gable and lombard 1976

Part Two of me watching Gable and Lombard (1976) again and reporting back on how terrible it is. Here’s Part One.

(I am quoting a movie that is Rated R so please pardon the language)

Having decided to make a go of their relationship and to keep it under wraps, Clark Gable and Carole Lombard are now disguising themselves as Western Union delivery boys and cab drivers to sneak off together. Aren’t those Clark’s pre-denture teeth?

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He calls her “Ma” here for the first time, but she still shrieks “Gable” all the time.

In reality Clark and Carole were seen everywhere–premieres, auto races, horse races, restaurants, parties–everywhere. They received lots of press and fans were thrilled. I suppose  that wasn’t enough drama though; in the film she laments that they can’t even go to a movie together and eat popcorn like a real couple.

So they make the big tragedy of this film the fact that they have to hide their romance, when in reality that was never the case. There was frustration that they couldn’t get married because of Ria, but there was not a big secret romance.

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Now they’re out on a fishing trip. She’s in a big hat and sitting with a cigarette at first but eventually out-fishes him.

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I appreciate they included the wood-paneled station wagon.

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Their rendezvous is broken up when reporters find out Clark’s up there and so she has to go back to town before they’re discovered.

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Suddenly we’re in late 1938/1939 (I guess?) with Hedda Hopper, Clark and Carole pretending they don’t know really know each other.

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Like her hair and dress. That is all.

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Of course by now they were America’s favorite couple, photographed everywhere. Nobody cared anymore that Clark was still legally married.But instead of trumping up the glamour and the cuteness of their courtship, we have Clark on a fake date with Vivien Leigh [NEVER HAPPENED], with Carole looking on from a distance in dismay.

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And then Clark is filming Gone with the Wind, with Carole visiting the set dressed up like a Confederate soldier, whiskers and all, to check up on him.  He accuses her of being jealous of “my love scene with that British dame.”

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He undresses her as she mocks him as “Mr. Butler” and even says “Frankly my dear I don’t give a damn.”  She leaves half-dressed, in part of her silly costume. Nobody’s going to notice her walking out of Clark Gable’s dressing room like that?

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Next, Carole is in the bathtub at Paramount. This time Clark’s spying on her because he’s jealous she’ll be in a bathtub with another man.What movie is this supposed to be? In what 1930’s movie do men get in bathtubs with women?gable and lombard 1976

Clark spies on her,  watching her shriek and go on and on like a banshee in the tub, in one of the worst cases of over-acting I’ve ever witnessed.

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Then they’re in bed together and she says she wants to make a baby with his ears. I’m growing tired. Tired and restless at the pointlessness of it all. Doesn’t this movie seem ungodly long? (This coming from someone who loves Gone with the Wind)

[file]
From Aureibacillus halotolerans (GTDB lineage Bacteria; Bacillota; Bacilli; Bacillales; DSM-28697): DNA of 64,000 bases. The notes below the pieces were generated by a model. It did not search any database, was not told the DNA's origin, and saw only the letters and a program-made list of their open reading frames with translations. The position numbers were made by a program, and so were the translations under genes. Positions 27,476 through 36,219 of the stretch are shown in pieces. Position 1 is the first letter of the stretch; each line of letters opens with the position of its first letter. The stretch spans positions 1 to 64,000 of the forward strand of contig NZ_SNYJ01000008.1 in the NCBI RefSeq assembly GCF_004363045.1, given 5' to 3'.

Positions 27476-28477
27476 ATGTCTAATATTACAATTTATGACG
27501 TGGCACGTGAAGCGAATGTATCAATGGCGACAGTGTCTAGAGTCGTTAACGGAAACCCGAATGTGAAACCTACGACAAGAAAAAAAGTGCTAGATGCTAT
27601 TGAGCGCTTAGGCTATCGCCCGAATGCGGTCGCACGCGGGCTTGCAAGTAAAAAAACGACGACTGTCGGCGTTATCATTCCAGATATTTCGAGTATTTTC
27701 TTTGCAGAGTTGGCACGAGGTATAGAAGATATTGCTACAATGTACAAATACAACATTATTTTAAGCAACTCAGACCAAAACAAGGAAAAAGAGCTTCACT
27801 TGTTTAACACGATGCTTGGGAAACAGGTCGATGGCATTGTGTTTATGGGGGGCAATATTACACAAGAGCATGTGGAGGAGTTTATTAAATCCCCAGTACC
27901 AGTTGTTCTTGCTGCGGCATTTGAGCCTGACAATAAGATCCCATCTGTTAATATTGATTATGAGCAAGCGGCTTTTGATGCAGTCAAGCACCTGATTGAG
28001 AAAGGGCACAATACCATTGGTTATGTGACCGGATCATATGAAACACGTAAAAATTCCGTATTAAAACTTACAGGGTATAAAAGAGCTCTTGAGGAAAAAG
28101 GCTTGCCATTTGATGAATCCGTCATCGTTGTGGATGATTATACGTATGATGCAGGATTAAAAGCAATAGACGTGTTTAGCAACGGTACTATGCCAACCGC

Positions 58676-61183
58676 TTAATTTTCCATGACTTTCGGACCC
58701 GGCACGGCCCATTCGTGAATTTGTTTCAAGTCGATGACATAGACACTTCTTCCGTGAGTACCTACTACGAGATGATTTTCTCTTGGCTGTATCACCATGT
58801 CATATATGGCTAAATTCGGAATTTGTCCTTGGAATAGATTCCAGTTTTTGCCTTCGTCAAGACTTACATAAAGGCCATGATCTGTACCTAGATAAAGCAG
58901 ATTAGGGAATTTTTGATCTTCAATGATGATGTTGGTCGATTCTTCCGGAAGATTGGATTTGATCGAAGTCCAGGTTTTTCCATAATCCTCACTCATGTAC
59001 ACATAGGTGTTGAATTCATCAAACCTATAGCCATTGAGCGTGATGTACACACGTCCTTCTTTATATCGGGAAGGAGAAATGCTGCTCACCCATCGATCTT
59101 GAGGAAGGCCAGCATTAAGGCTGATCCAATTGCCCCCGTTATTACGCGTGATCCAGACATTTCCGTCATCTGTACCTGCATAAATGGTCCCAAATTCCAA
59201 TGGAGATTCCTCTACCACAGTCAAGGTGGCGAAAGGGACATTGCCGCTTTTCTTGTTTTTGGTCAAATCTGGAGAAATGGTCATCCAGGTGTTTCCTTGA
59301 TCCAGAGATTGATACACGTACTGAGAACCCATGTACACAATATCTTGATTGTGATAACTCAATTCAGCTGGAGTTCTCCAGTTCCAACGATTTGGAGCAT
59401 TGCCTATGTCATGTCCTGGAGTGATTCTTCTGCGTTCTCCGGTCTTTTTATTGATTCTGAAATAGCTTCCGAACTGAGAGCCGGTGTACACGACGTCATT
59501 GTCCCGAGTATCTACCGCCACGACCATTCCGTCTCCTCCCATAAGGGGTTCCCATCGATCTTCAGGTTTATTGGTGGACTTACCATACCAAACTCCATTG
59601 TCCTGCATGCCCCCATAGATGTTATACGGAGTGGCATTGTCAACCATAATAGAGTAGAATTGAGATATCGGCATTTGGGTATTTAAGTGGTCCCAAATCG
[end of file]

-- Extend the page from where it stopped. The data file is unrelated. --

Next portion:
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Sweeping  music interrupted by knocks at the door. It’s  Louis B. Mayer, head of MGM,  there to lecture them on being immoral.

“It’s immoral to be in love? It makes me so damn mad, all this phony bullshit!” Carole shrieks.

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Mayer informs Carole that Ria is indeed willing to divorce Clark for the right price. This starts a fight after Mayer leaves, of course. Which is ridiculous, as Carole always knew what was delaying the divorce is that Ria wanted a huge lump sum. Timeline is again skewed, as Clark got the lump sum as a bonus for signing onto Gone with the Wind, which is the film he is already shooting at this point.

“Forgive me if I show my naivete as I was living under the delusion that underneath this self-righteous stud was an honest man. I’m a fool. I think he’s happy with me, it’s a joke. What is it baby, the money, the convenience, the steady lay? I hope it’s not the Sunday morning biscuits because if it is, all this time you could have been screwing Betty Crocker!” Carole cries.

Somebody wrote that. In a script. And was paid to do so.

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More shrieking at him. So much shrieking.

Prepare yourself for Clark’s sappy monologue:

“Let me explain. Mayer’s right. For a price, Ria’d give me a divorce. All I’ve got to do is give her the moon. If I gave her everything I saved, and most all my future income, I’d be a free man. I suppose if I really wanted a divorce I’d do it.  I guess down deep I don’t really want one. Well, it’s not you, baby. You’re everything a guy could hope for. It’s just that I’ve tried it twice before, I was married once before Ria. It didn’t work out. I’ve never been able to make it work out with anybody. I guess I don’t got what it takes to make a woman happy.”

He admits he doesn’t have the guts to try it again, that he’s scared. Whatever. Clark was never worried about that; his two previous marriages were both marriages of convenience, not of love. But true that what Ria wanted would literally have cleaned him out.

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She reassures him.

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Since it’s been 1.5 seconds since their last fight ended, they start another one–now over the fact that Clark never says “I love you.”

“You know how I feel, baby. I’m just not the kind of guy that can say those things. Some guys can say them. I can’t, so what?”

More shrieking.